Travellers to coastal Goa never fail to marvel at the dramatic landscapes of open fields, shimmering rivers, sudden expanses of water, rushes of palms, and the cosy dense settlements that characterise the drive to most of its tourist destinations. At the same time, they are also taken aback by the large swathes of bastis and slums that are becoming increasingly visible—like the Zuari Nagar settlement near the airport or the more hidden neighbourhood in Palem, or the official, government-seeded Indira Nagar settlement in Chimbel. There is a certain fragility about Goa’s infrastructure that slides easily into a narrative of perennial decline.
What is often overlooked is that this fragile infrastructure actually had a resilient and fairly robust system that managed to sustain and maintain the landscape and habitats for a long time—but which has been significantly undermined. If the celebrated landscapes of Goa still manage to hold their own in today’s frenzied times, a fair amount of credit ought to go to the institution of the Comunidade.
Coastal villages have to preserve the fertility of cultivable land against the constant threats of salinity. This was historically managed, as in similar parts of the country elsewhere, through local systems, controlled by the first or original settlers and inhabitants of the village. Traditionally known as the Gauncari system, it became codified by the Portuguese into the Comunidade—an elaborate and diverse system of managing local land-use norms, occupancy rights and revenues. It was not simply a patriarchal, nativist institution (although that was undeniably part of its history) but one that was significantly concerned with managing the quality of agricultural activity and local affairs, based on principles of collective ownership and responsibilities.
From the 1960s onwards, much-needed land reforms took place in Goa. Though, as architect Arminio Ribeiro points out, “the post-liberation land reforms failed to distinguish between tillers of privately held lands and that of Comunidades, resulting in the loss of a vibrant agriculture model, revenue and lands. Those Comunidades that had assumed responsibility of maintaining bunds, irrigation networks, worker welfare such as food and housing were undermined by interference from the parallel administrative structure of the Panchayats helped by a new political system.”
Comunidade land allowed non-native villagers (from the region as well as outside the borders of the state) to settle there. It also evolved systems of shareholding for occupancy rights—as long as it was focused on maintaining productivity in the village and no one traded the land. Today, the institution survives but its spirit has been eroded. It mainly comes into the news tied to stories of land grab—either by developers or politicians.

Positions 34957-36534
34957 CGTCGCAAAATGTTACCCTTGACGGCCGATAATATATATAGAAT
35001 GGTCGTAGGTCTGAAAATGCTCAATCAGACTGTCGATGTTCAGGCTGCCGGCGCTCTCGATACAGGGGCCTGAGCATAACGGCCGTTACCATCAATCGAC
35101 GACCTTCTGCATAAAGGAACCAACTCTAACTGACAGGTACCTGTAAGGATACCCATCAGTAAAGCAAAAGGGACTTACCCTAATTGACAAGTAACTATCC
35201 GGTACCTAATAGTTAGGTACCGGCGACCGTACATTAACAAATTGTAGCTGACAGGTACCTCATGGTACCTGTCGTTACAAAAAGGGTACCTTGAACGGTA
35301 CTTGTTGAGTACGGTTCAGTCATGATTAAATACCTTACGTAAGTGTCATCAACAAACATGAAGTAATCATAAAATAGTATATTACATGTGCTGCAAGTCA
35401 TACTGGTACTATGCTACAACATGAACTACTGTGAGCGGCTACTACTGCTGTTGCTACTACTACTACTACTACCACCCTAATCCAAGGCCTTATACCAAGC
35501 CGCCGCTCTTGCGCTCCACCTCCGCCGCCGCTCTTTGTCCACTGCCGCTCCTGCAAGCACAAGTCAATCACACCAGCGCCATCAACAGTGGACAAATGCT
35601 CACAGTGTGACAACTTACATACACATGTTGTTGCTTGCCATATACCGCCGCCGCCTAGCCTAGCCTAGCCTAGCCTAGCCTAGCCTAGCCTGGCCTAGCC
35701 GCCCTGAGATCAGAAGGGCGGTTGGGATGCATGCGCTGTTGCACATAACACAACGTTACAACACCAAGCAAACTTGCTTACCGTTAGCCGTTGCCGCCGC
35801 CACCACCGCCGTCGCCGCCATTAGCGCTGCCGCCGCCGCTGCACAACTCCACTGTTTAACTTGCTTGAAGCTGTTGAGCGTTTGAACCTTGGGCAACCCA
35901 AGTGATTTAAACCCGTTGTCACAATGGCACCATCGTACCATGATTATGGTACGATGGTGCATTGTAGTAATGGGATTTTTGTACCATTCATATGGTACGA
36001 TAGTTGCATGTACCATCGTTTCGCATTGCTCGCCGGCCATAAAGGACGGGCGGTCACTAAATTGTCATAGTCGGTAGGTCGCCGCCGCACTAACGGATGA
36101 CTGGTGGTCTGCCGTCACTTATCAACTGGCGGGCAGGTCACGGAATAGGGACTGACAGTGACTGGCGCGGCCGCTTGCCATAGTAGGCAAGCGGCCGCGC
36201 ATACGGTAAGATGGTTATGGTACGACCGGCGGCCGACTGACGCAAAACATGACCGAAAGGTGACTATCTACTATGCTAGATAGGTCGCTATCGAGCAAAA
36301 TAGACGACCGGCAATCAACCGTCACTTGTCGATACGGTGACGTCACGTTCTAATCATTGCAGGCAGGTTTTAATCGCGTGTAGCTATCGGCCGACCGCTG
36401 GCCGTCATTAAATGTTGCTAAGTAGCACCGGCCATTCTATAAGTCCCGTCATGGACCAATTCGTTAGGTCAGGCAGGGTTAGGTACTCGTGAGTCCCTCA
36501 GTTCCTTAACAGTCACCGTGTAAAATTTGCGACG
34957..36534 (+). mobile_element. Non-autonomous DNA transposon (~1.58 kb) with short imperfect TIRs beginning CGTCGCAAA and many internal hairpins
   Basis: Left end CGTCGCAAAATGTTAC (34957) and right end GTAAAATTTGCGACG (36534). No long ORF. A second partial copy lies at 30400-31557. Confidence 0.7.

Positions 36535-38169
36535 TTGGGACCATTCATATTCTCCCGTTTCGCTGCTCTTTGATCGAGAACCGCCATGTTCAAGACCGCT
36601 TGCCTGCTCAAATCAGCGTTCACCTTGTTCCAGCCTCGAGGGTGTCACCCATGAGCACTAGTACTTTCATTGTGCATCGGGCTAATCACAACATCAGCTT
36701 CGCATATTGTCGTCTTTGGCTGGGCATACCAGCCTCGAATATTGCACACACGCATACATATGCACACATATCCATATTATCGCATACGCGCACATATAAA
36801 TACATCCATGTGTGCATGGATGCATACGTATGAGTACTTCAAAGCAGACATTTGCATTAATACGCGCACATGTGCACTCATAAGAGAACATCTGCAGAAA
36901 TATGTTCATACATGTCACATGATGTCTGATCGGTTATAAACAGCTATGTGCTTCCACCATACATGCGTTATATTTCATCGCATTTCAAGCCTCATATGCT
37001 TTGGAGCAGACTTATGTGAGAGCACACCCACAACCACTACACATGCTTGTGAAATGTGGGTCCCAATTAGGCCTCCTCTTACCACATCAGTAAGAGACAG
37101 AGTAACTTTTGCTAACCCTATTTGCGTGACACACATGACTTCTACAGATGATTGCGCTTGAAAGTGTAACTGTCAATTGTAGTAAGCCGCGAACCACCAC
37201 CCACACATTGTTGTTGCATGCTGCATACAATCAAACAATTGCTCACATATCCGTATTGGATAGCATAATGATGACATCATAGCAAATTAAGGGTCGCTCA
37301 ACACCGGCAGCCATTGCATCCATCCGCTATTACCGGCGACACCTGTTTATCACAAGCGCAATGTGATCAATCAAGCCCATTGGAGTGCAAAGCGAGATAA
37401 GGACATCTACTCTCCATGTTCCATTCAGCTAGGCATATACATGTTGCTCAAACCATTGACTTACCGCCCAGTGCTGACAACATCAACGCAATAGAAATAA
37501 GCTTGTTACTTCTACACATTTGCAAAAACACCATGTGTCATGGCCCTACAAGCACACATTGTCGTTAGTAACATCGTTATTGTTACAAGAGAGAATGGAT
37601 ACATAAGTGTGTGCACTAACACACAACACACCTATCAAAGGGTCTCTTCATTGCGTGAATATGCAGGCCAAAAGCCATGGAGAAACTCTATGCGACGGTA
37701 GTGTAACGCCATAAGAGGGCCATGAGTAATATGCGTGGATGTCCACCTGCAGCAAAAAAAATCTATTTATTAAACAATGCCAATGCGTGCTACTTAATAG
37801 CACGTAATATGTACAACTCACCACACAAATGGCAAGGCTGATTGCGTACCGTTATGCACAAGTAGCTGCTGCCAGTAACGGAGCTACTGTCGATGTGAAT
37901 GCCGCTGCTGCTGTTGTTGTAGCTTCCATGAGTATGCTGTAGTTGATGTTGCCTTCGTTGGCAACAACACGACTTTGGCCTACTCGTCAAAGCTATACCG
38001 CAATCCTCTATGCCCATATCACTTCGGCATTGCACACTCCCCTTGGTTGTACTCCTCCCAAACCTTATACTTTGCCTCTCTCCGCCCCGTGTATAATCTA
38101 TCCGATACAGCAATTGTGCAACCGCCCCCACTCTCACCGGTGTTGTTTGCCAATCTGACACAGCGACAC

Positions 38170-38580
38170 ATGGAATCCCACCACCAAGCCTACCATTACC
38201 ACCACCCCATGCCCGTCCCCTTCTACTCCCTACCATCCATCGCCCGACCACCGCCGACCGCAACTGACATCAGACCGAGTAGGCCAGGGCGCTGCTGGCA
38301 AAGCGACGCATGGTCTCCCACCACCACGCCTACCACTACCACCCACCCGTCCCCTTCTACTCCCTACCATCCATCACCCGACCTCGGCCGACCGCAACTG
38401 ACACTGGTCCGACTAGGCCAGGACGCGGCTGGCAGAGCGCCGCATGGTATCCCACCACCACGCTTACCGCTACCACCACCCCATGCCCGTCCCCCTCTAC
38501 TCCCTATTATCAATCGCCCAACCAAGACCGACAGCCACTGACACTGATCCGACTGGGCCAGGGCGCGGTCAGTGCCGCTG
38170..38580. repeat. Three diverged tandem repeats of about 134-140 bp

According to Ribeiro, the Comunidade could have continued to evolve into a modern body, shedding its more medieval roots but still doing what it was good at—managing local fragile environments through active human engagement. Just like some Goan villages have evolved into modern entities, which can give cities a run for their aspirational lifestyles, the Comunidade could have evolved into an inclusive, modern system. One that managed local affairs, working hand in hand with democratic institutions like the Panchayats and municipal councils rather than being pitted against them. Its most relevant legacy is one of collective ownership, an attitude that questions individuating or privatising all aspects of the environment. In today’s context, we can imagine how this system could have helped prevent the run-away speculation that is currently degrading Goa’s fabric.
This model of collective land ownership should be of particular interest to urban practitioners and anyone concerned with the growth of slum pockets in Goa. The types of settlements where migrants find accommodation varies greatly across the state, ranging from very old and established ones such as Palem to newer ones that dramatically lack basic infrastructure.
Things may have been better if such settlements had continued in the spirit of collective responsibility, which could give long-term, stable occupation rights without necessarily translating into private ownership rights. If we see privatisation as the only way to regularise settlements, we increase the risk of political manipulation and real-estate speculation.
Systems working in the spirit of local collective ownership, with clearly articulated responsibilities towards the environment, infrastructure, and quality of habitat, could have paved the way for a smoother transition in Goa. The coastal state like any other dynamic economy must find ways of accommodating the workforce it relies upon. Why not seek inspiration for new models in Goa’s own history and vernacular practices?
The article was first published here as a part of the fortnightly column 'Place, Work, Folk' for The Hindu Sunday Magazine.